Russian Journal of Applied Chemistry, 2009, Vol. 82, No. 5, pp. 783−788.
Pleiades Publishing, Ltd., 2009.
Original Russian Text
K.L. Vasil’eva, O.M. Ishchenko, N.V. Zakharova, A.A. Malkov, A.A. Malygin, 2009, published in Zhurnal Prikladnoi Khimii, 2009,
Vol. 82, No. 5, pp. 731−736.
OF SYSTEMS AND PROCESSES
A Study of Phase Transformations in the Surface Layer
of Titanium Dioxide
K. L. Vasil’eva, O. M. Ishchenko, N. V. Zakharova, A. A. Malkov, and A. A. Malygin
St. Petersburg Technological Institute, St. Petersburg, Russia
Received November 5, 2008
Abstract—The capabilities of the diffuse reflectance spectroscopy in a study of the state of the surface layer of
anatase in anatase–rutile phase transformations in successive thermal treatments of anatase in the temperature
range 200–900°C and in analysis of titanium dioxide of P25 brand (Degussa) containing anatase and rutile in
a 80 : 20 ratio, respectively, are demonstrated for the example of dispersed titanium oxide.
It is known that the composition, structure, and
properties of solids predetermine their possible
transformations in various technological processes .
An important factor determining the sorption, catalytic,
and other properties of solids is their phase composition.
In view of the important role of the surface in these
materials, it is important to control not only the structure
of the bulk phase, but also that of the surface layer
to a depth of several tens of nanometers. However,
as a rule, information about the phase composition
traditionally refers to the bulk of solids and contains no
data on the structure of their surface layers. At the same
time, it is known that, for example, structural-phase
transformations occur in the surface layer under thermal
treatment at considerably lower temperatures, compared
with transformations in the bulk .
A characteristic example is titanium dioxide. Owing
to its chemical stability in acid and neutral liquid media,
electrical conductivity, and photocatalytic activity, this
compound is widely used in manufacture of ﬁ llers for
composite polymeric materials, dielectric ceramics,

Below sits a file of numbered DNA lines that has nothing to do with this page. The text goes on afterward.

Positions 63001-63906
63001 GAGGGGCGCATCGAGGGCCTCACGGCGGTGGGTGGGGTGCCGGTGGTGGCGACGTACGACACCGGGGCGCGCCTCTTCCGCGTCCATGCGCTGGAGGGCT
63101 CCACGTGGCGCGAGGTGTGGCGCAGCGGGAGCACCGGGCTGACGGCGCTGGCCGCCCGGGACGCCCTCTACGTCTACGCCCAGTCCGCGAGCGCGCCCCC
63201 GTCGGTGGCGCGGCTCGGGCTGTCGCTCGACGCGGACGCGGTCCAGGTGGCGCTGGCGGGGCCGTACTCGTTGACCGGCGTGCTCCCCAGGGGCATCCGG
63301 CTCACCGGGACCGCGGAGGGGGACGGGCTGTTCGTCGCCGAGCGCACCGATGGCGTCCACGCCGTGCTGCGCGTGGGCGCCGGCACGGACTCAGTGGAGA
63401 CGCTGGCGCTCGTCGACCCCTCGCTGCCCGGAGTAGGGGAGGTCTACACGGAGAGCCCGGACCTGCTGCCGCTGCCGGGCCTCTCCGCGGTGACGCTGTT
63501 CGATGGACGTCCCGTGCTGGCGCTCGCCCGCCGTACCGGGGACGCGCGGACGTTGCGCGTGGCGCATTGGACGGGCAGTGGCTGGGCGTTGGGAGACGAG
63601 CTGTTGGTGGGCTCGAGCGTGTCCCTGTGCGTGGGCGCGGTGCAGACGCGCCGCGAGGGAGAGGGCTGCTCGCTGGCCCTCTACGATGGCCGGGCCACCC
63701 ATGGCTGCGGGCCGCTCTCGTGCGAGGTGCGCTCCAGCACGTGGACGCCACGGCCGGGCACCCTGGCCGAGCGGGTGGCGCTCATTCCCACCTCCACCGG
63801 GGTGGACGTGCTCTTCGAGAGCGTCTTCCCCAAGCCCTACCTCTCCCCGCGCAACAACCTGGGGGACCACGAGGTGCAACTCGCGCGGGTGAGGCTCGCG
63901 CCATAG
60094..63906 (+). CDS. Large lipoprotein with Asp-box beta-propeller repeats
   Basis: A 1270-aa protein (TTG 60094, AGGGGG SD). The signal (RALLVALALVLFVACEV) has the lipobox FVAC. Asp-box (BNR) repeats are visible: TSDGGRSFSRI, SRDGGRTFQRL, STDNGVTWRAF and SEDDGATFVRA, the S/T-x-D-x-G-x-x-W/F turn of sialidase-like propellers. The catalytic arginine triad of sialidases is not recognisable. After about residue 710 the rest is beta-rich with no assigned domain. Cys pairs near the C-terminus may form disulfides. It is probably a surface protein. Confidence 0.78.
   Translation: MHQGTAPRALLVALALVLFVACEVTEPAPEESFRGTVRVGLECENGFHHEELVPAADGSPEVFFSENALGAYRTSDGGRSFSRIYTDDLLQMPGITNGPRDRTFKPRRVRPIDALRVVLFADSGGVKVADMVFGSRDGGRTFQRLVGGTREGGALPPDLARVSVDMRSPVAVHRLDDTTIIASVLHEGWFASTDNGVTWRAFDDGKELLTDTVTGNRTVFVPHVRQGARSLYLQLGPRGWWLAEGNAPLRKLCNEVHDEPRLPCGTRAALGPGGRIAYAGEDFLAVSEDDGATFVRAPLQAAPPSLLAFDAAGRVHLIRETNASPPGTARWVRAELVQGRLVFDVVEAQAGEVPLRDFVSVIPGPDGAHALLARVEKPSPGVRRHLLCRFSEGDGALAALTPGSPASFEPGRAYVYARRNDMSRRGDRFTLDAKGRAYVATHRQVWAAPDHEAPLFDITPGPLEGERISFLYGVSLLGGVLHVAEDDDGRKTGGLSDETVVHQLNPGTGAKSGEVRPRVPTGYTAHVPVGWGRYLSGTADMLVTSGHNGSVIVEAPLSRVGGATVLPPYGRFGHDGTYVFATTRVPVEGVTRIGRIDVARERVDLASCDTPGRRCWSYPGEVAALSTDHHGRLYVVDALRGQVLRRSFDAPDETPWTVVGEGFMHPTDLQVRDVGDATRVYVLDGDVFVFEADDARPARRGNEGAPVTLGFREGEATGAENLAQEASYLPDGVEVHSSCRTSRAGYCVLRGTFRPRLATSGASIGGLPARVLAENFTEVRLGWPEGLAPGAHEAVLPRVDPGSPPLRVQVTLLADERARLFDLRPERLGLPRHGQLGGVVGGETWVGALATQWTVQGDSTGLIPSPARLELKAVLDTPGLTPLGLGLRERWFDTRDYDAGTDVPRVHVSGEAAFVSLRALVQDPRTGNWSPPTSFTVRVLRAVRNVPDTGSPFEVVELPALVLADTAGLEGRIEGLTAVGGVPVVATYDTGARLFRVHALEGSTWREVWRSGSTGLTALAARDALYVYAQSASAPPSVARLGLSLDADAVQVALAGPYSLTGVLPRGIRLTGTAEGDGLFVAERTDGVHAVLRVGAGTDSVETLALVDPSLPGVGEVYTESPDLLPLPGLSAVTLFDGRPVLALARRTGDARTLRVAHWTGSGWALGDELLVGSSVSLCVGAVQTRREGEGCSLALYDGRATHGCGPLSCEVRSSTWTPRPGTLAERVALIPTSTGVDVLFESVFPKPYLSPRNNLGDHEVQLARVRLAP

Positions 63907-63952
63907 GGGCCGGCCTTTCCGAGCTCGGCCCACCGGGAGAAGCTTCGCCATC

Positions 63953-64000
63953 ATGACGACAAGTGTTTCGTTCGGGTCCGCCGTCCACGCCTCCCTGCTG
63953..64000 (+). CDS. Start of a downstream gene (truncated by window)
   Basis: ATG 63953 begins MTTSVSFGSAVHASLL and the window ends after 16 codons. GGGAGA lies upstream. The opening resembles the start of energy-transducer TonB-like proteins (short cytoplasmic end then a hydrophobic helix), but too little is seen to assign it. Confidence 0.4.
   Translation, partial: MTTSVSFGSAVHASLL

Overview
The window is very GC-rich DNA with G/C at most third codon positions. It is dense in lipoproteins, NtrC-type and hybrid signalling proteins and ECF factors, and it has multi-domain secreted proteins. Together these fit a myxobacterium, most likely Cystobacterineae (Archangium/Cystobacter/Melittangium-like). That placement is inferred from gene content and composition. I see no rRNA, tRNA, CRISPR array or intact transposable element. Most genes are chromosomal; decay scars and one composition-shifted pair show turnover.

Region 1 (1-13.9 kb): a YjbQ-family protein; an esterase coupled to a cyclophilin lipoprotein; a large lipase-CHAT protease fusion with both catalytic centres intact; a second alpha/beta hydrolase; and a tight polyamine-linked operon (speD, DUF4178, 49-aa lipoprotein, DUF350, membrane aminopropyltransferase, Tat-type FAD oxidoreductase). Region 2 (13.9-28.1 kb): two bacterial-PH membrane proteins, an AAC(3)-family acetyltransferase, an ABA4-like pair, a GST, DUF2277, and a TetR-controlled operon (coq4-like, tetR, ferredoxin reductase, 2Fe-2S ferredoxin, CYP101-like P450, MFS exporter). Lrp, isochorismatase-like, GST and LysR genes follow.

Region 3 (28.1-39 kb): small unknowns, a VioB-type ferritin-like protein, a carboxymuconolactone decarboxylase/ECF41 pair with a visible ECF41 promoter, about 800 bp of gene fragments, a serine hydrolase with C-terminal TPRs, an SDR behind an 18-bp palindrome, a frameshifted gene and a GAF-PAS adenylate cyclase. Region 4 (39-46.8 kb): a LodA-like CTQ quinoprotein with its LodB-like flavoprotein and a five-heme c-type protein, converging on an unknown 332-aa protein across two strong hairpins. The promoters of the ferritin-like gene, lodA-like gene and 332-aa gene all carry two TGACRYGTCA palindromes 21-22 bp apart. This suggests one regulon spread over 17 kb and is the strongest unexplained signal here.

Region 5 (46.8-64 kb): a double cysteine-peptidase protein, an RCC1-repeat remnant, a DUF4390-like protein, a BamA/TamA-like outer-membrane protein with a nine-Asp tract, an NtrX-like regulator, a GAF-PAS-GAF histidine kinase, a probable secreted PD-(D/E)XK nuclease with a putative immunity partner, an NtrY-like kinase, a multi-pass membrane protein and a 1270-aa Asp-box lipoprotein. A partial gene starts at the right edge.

ceramic films, and pigments for paint-and-varnish
industry; in electronic devices, photoelectrochemical
cells, photocatalysis, chemical sensors, solar cells, etc. [2,
3]. Depending on the crystalline modiﬁ cation, titanium
dioxide (anatase, rutile, and brookite) exhibits different
physicochemical properties. In the simultaneous presence
of amorphous, anatase, and rutile constituents, the
titanium oxide material has an increased photocatalytic
activity, compared with a material composed of only
a single crystallographic phase .
It is known that the formation of a TiO
is strongly affected by the mode of its thermal treatment,
during which a phase transition in a solid begins with the
lattice rearrangement in the surface layer at substantially
lower temperatures . For example, in calcination of
amorphous titanium(IV) hydroxide at low temperatures
(500–550°C), nanocrystalline anatase particles are
originally formed. Further increase in temperature and
treatment duration results in that rutile crystallites appear
and the anatase–rutile phase transition occurs . At the
same time, the phase transition in titanium dioxide begins
at the surface at a lower temperature, compared with the
bulk , and can be characterized by a change in the
composition of functional groups and in the total surface
energy. In , the surface of titanium dioxide samples
was studied by the potentiometric method. In this case,
a transition from one phase state to another as a result of
thermal treatment can be characterized by a change in the
composition of adsorption centers and by the conditional
adsorption potential for iron(III) ions.
Together with the method used in , there exist
other ways to study the surface state of solids. These
techniques are based, in particular, on adsorption of acid-
base indicators  and probe molecules [7, 8], followed
by identiﬁ cation by electronic and IR spectroscopies [9,
10, 11], pH measurements [12, 13], and ESR spectroscopy
. However, all these methods used for analyzing